There are two questions Gov. Evers, Milwaukee Public School leaders, and everyone else who is terrified of the virus need to answer.
One, how low? And two, how long?
Gov. Evers ratcheted-up his attempt to control the spread of the coronavirus by ordering a hard cap on bars, restaurants, and most stores in Wisconsin. Starting this morning, they are limited to just 25% of capacity. MPS yesterday said it will keep students learning from home for the foreseeable future because of the coronavirus.
Team-virus scaredy-cats and ninnies yesterday also cheered the opening of that National Guard hospital at the State Fairgrounds, and breathlessly complained that Republican lawmakers want to check the governor’s power.
So far, all of the focus on the coronavirus in Wisconsin has been reactionary. Someone gets sick, the state responds. More people get sick, the state responds again. That is unavoidable to a certain degree. No one knows the future, we can only guess at what may happen. But reacting always leaves you one step behind. And making decisions out of fear always leaves you on your back foot. That is why the governor needs to answer those two very basic questions.
How low? How low do the coronavirus numbers need to go before we can get back to normal? How low do the numbers have to be to begin to get back to normal?
The reality is, we are likely always going to have some people who test positive or are infected with the coronavirus. It’s a virus afterall. The one thing that the coronavirus has shown is that lockdowns, masks, and closures don’t stop the spread. Gov. Evers has tried to lockdown Wisconsin in one way or another since March. The coronavirus numbers have only increased.
If all of the orders and closures and limits worked, Wisconsin (along with New York, Illinois, and California) would be almost entirely coronavirus free. By the same logic South Dakota would look like the Walking Dead.
If we are never going to get to zero, and we are not, then how low do we need to go? One case? One hundred cases? Ten people in the hospital? ‘Only’ 100 positive tests? Gov. Evers has tried to find the numbers that back-up his fear about the virus. We’ve looked at percentages, and spikes, and hospitalizations. The reality is that almost 99 percent of people who come down with coronavirus will get better. Most in just a few days or weeks, and the overwhelming majority of those people will never need to go to the hospital.
There are 6.5 million people in Wisconsin. That a few hundred are in the hospital with the virus is something we should note, but not something that we should shut down the state over. If Gov. Evers, the scaredy-cats, or the ninnies can just accept that there will never be a time with zero coronavirus cases, we can have a conversation about how many cases are acceptable.
Two, how long? It is October. We were told we needed two weeks to bend the curve back in March. That is eight months and counting. The CDC is already suggesting against Thanksgiving, and a number of schools are saying they won’t come back to class till January. At the earliest.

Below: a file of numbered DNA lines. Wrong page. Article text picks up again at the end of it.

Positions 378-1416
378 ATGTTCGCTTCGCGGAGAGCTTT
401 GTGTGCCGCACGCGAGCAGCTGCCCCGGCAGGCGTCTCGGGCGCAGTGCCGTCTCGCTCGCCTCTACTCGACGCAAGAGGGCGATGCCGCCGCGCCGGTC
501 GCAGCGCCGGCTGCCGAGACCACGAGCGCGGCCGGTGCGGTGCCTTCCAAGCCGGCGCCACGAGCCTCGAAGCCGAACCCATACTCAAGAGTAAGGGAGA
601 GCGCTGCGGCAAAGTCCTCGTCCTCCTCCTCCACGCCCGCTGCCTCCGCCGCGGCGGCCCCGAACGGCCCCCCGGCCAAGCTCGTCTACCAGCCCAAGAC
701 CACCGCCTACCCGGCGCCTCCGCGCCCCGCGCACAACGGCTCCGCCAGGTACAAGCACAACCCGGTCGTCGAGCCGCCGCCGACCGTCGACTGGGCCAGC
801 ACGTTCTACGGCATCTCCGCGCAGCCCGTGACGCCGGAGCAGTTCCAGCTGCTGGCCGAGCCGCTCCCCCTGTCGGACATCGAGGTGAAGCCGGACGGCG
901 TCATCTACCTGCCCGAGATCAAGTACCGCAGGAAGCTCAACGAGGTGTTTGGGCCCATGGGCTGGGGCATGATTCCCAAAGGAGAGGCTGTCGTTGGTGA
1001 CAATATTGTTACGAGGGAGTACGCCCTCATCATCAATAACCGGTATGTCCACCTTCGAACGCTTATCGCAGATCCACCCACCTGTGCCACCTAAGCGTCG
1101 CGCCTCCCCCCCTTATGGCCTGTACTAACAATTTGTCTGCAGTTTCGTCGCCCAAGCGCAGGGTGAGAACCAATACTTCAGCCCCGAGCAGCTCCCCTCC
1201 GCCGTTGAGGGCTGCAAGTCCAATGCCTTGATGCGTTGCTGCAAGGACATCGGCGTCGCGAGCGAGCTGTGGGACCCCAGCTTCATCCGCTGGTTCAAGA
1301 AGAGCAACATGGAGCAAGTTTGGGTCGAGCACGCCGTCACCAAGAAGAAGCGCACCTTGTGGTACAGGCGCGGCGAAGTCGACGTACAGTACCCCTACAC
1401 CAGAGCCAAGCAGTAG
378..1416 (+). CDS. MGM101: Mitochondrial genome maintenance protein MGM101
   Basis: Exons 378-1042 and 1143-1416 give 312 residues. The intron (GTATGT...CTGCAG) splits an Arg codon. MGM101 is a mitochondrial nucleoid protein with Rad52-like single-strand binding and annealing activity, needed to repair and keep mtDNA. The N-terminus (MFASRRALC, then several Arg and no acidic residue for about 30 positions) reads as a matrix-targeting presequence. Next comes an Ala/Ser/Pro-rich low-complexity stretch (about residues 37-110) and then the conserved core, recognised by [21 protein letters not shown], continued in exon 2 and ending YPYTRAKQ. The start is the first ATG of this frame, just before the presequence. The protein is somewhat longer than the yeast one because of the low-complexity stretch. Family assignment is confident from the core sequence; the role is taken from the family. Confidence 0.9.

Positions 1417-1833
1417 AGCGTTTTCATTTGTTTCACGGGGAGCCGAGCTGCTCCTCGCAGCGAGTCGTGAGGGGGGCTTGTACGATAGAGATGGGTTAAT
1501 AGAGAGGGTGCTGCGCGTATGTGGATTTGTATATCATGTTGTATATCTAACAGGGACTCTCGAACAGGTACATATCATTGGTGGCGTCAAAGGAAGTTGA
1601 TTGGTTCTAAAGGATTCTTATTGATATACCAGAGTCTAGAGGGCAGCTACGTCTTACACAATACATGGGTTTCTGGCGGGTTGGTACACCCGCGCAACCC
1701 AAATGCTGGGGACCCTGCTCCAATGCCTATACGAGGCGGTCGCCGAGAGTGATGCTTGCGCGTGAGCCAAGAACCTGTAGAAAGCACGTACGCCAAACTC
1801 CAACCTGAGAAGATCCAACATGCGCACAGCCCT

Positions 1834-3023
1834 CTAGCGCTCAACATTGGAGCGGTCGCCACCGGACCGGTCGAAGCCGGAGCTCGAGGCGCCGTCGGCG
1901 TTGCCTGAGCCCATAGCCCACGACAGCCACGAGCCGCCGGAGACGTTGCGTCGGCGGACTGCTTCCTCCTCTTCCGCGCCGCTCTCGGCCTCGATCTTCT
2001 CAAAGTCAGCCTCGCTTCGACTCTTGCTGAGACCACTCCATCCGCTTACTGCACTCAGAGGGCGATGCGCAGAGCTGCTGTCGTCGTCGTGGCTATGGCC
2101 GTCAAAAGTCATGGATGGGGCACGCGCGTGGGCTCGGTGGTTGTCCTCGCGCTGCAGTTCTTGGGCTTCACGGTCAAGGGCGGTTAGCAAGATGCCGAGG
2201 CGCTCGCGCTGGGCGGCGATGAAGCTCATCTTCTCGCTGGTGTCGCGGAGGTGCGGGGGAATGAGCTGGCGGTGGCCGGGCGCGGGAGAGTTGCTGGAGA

We need to have an honest discussion about how long we are going to keep things closed, sacrifice the here and how for a possible future, and how long we are going to disrupt millions of lives. Again, if we are waiting for zero cases then we will be waiting forever.
The Green Bay Packers said they will not allow fans in Lambeau til the coronavirus numbers in and around Brown County drop. There are only eight home games in Green Bay. Each is worth about $15 million to the city and county. How long are they expected to go without? Public schools in Wisconsin have, by and large, been canceled since last spring. Online learning for many kids doesn’t work. Whether its technical glitches or the reality that kids learn better in school, students have already lost a year of schooling. For high schoolers that’s 25 percent of their time. How long do we keep them home? Gov. Evers said this week that he needs bars, restaurants, and stores to hang in there a little longer to help slow the coronavirus. But bars, restaurants, stores, and the people who own them say they won’t make it six months without a turnaround. The Wisconsin Restaurant Association said half of new restaurants will close under the governor’s latest crowd limit order that lasts for the next month.
At some point, someone is going to have to put an end to this suffering. We are going to have to stop lying to ourselves that in two more weeks, or one more month that the coronavirus is going to just go away.
I heard it put that the coronavirus is like gravity. It just is. You may not like it, but you cannot escape it. Instead of trying to control and contort it, we just need to accept it. Instead of wasting time trying to change our behavior or trying to change the virus, we need to have a plan to deal with the virus going forward.
Answer the two questions, honestly. Then we can start to form a plan. And that can lead us out of this.
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